Do we say that the writer of a life-insurance policy is betting that the buyer won't die, so he won't have to pay out? No; rather, the insurance company is making an actuarial/financial calculation by which they believe they make money on the deal by collecting premiums now and paying out later. Granted that life-insurance policies can have exclusions (war, suicide, etc), while I wouldn't expect this to apply to a moshiach policy, but most life-insurance policies pay out so the seller is not just making a statement about expected outcome. So I don't think the seller of a moshiach-insurance policy necessarily has an emunah problem.

What about the buyer? One possibility is raised in the question: he is preparing for the moshiach, making provisions for that happy day. If this is a common lease condition and he would otherwise not be able to rent in Israel at all, isn't he better off renting and having to move than being stuck abroad without even a room to stay in (or money with which to rent one)?

Further, if buying an insurance policy that makes you move is a problem, then wouldn't selling property that you own in Israel be an even bigger problem? In the insurance case you're accepting inconvenience in order to have a place to live; in the homeowner case you're giving up a sure thing, meaning you'd have no place to live when moshiach comes. Yet I'm not aware of halacha that forbids selling property in Israel once you own it. (Who you sell it to doesn't seem germane.)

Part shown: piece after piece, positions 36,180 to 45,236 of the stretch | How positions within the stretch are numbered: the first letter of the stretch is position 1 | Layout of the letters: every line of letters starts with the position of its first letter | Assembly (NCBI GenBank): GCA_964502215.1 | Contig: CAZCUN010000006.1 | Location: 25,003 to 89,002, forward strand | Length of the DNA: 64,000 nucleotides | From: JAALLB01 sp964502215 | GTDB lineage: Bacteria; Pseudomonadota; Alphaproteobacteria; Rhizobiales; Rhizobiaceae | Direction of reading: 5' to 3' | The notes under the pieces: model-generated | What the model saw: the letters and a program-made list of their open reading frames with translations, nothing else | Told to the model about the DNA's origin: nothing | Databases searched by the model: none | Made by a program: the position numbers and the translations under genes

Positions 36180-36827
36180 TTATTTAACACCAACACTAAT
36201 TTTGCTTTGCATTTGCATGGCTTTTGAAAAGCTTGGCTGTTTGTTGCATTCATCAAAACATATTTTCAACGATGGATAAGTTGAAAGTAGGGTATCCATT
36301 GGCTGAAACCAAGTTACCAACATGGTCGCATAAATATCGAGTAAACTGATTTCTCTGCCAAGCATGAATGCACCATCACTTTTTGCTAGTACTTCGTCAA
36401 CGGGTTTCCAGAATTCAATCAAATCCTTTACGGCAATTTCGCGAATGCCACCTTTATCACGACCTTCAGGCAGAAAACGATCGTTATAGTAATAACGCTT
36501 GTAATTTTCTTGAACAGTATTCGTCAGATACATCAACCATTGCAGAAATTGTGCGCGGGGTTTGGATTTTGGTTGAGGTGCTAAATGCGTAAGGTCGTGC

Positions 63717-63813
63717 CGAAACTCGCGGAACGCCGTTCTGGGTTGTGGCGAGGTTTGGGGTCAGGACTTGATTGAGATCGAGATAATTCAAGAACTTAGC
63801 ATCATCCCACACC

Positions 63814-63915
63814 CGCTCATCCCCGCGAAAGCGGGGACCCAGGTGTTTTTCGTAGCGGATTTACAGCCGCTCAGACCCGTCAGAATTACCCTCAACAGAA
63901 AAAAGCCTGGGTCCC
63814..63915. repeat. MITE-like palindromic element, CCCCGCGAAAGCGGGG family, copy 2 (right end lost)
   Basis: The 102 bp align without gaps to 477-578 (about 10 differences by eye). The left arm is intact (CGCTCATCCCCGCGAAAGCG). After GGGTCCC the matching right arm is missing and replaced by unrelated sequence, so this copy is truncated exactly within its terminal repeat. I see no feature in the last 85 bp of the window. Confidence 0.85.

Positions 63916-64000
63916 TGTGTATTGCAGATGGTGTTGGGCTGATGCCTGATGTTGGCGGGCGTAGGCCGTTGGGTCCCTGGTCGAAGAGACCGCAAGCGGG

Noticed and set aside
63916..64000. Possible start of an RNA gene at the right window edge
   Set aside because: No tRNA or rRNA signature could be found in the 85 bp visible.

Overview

• OK, maybe the seller isn't denying that the Messiah will come, but isn't he hoping he doesn't? Or at least not yet? What about the notion that we must eagerly await the Messiah every day?
    – Seth J
    Aug 24 '12 at 0:12
  • @SethJ, fair point. The seller would have to believe that he won't lose money, in the aggregate, if he's going to be in that business, so either this is part of a larger portfolio or he believes economics will be different when moshiach comes. (I'm assuming that we're talking about a Jewish insurance-seller; buying the policy from a gentile wouldn't raise these problems.) Aug 24 '12 at 2:29

I don't believe such a "Moshiach clause" would violate the principle of believing in Moshiach's coming rather it is considered a normal business practice for precautionary measure. I base this on the opinion of R. Eliezer Deutsch (d. 1916, Peat HaSadeh 2:44) with regards to taking out an insurance policy which would provide funds for the policy holder's offspring. He maintains that this does not demonstrate lack of faith in God's providing of man's sustenance as it has become an ordinary business move, inasmuch as the holder ultimately acknowledges God's providence.

A nice survey, including a treatment of R. Deutsch's responsum, can be found in Rabbi Menachem Slae's 'Insurance In The Halachah' (201ff.). Such is also the opinion of R. Ovadiah Yosef (Yechaveh Daat vol. 3 §85; a summary of which can be found here) who also adds that the practice of only providing a day's worth of income was exclusive to the hassidim (punctilious, those going beyond the letter of the law) whereas for the average person it is normal to take action for the next day's income. See also Rabbi Yaacov H. Fish's 'VeHerachta Yamim (334f.) where it can be implied that he too was of the opinion that insurance against certain scenarios would not demonstrate lack of faith; on the contrary, it may be even a segulah for longevity.